Give it some depth, part two

Where do topics come from and what to talk about?

I there was one piece of advice I would give, it’s to be open to input and to be prepared to make lateral connections, i.e. not to approach a topic from one side only or from a very narrow perspective. I find it interesting to consider a topic from multiple angles and maybe also to look to other areas or industries, as again, this adds more layers and depth to a topic.

I have always found reading to be a rich source of inspiration and ideas.

Read that book!
Read that book!

Looking for a one-stop starting point from which to draw ideas from a wide range of science-based sources? I would recommend subscribing to New Scientist. This is a weekly UK publication that summarizes research published in the specialist publications, such as Nature, BMJ, the Lancet etc. and I have found it invaluable. When things are really busy, issues may go unread for weeks on end, but then I will pick one up and topics relating to things I have been working on or thinking about jump out at me from, I don’t know… somebody writing about copyright issues in regards to the future of 3D printing and home manufacturing. Or a review of a really interesting book I wouldn’t have come across otherwise.

As to the how of presenting topics, there are myriad publications on how to present. And often as not a lot of them I find annoying, patronizing or simply not relevant to what I am interested in.

However, having said that there is one author I would like to mention, which is Garr Reynolds. Garr is an American who lives and works in Japan and has written a lot about presenting. He applies the Zen philosophy to how he thinks information should be presented and uses a very stripped down, minimalist visual language, allowing white spaces, for instance, that I find really interesting. I can throughly recommend his books such as Presentation Zen or the Naked Presenter.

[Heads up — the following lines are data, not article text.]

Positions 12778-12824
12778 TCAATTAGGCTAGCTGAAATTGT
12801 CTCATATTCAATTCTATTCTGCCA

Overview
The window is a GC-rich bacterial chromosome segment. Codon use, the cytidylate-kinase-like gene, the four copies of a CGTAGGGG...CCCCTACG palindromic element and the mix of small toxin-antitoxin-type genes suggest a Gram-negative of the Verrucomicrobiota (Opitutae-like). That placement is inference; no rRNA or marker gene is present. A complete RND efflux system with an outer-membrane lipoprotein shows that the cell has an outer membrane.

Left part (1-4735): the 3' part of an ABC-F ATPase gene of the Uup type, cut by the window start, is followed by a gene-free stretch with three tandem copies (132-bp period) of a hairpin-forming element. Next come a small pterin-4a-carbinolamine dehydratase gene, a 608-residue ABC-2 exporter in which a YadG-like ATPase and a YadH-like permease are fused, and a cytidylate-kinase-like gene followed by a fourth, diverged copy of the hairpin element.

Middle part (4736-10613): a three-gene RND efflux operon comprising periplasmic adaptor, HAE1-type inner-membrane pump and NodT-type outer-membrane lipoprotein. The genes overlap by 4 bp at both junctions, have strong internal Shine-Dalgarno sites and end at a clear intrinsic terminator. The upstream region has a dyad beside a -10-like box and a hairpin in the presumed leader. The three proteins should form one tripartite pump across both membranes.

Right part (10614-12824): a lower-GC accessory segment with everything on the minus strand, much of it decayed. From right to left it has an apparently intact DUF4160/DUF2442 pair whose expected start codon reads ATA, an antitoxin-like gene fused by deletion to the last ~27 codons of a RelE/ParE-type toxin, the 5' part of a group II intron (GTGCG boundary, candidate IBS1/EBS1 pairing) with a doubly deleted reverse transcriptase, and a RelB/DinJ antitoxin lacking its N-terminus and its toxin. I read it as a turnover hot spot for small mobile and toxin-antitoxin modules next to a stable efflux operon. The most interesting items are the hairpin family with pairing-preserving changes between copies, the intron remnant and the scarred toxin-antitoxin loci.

Another thing I have found really interesting is watching TED talks. TED began in 1984 and stands for Technology, Entertainment and Design. At the TED conferences people deliver short talks on a dizzying range of subjects in a very short, concise fashion that I find really interesting, like for instance this talk by Rose George on the global shipping industry. Never given the subject much thought before, but she puts it in such a clear and structured fashion that I can take something away from this short talk – understanding based on fact.

Or this talk by Sir Ken Robinson on changing education paradigms. Ken is a really inspiring speaker who brings facts together in a really clear, structured fashion without over-simplifying things. I also really like his delivery and the way he creates a rapport with the audience. The other thing I love about this video is the artwork by Cognitive Media, as it visualizes the presented information in an intelligent and funny fashion.

These talks help you reflect and get you thinking about how to convey and communicate sometimes complex information in a very clear, precise fashion without having to dumb it down, but rather to strip it down to the essentials and to adapt it to the audience you will be speaking to, which is likely to change from event to event.

In approaching the assembling of themes and materials for your presentation in this way it becomes more than just that, it turns it into a process in which you gain insights and a broadening of vision that in turn will allow you to give the topics you are talking about more depth… or that is the way it is for me at any rate.